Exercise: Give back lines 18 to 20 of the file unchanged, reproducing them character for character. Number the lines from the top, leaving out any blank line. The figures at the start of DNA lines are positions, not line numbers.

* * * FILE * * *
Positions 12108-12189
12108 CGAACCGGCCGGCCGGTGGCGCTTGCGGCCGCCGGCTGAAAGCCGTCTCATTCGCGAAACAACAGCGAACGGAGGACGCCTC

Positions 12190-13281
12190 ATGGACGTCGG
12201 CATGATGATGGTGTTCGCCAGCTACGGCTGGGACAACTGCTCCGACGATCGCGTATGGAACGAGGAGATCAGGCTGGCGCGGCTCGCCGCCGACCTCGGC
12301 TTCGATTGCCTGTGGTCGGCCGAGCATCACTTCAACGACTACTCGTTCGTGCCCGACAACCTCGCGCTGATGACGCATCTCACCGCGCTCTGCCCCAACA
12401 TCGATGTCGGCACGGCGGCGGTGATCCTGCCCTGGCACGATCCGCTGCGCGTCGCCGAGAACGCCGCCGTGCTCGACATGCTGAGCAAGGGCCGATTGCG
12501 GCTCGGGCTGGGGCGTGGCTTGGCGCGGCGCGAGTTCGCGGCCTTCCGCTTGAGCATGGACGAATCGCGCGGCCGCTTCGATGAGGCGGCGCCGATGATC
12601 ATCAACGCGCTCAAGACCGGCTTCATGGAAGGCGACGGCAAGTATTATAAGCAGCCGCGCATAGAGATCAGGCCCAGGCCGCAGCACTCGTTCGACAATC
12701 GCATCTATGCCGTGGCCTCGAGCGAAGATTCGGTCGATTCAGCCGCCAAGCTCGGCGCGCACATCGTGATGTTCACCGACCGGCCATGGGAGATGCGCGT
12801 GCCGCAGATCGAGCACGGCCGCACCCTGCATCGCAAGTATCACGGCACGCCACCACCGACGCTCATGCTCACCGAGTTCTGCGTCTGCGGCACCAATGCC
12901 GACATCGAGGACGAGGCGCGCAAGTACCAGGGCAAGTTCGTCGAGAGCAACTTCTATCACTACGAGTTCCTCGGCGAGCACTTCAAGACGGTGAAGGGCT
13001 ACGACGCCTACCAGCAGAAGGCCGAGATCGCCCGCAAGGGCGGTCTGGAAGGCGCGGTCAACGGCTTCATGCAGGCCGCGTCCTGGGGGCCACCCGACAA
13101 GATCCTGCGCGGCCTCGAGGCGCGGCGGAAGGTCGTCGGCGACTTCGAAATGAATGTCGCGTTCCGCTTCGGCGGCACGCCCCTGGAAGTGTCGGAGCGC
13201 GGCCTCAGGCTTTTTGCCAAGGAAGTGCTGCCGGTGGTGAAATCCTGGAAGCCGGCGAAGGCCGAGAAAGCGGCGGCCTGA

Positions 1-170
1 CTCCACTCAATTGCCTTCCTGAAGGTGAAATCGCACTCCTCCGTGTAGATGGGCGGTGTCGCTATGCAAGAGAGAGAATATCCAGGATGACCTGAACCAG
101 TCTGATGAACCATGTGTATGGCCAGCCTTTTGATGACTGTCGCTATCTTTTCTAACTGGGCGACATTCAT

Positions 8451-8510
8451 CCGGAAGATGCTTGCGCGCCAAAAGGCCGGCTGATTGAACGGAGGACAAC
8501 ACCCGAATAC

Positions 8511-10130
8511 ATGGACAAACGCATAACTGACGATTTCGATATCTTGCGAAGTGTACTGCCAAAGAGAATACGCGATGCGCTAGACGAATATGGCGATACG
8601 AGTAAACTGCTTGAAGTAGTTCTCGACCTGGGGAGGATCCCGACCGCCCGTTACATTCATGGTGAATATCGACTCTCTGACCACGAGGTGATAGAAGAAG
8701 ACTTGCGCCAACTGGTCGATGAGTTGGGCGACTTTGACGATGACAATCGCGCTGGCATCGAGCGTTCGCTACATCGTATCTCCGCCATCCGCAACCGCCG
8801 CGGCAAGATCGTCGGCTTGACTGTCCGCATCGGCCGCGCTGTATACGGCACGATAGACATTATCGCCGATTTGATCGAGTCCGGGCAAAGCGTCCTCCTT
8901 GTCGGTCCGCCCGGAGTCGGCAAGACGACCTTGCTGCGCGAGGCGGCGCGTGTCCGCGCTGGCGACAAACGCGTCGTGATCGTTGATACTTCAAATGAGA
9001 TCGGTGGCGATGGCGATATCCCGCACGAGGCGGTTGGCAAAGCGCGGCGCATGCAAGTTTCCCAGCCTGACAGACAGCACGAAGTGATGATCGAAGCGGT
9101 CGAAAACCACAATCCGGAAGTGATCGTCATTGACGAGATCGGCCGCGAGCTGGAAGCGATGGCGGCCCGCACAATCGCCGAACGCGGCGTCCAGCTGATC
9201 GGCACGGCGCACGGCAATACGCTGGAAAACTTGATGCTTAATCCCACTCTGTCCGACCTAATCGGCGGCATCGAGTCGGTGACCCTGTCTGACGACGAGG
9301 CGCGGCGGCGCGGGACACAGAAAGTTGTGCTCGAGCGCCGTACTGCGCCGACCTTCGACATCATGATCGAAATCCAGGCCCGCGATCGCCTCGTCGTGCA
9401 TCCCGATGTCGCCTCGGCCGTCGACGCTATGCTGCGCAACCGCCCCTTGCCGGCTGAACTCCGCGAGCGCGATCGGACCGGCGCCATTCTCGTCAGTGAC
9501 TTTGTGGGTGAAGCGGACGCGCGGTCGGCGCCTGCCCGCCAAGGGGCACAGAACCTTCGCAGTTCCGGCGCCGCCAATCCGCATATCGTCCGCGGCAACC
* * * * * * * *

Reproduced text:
101 TCTGATGAACCATGTGTATGGCCAGCCTTTTGATGACTGTCGCTATCTTTTCTAACTGGGCGACATTCAT

Positions 8451-8510
8451 CCGGAAGATGCTTGCGCGCCAAAAGGCCGGCTGATTGAACGGAGGACAAC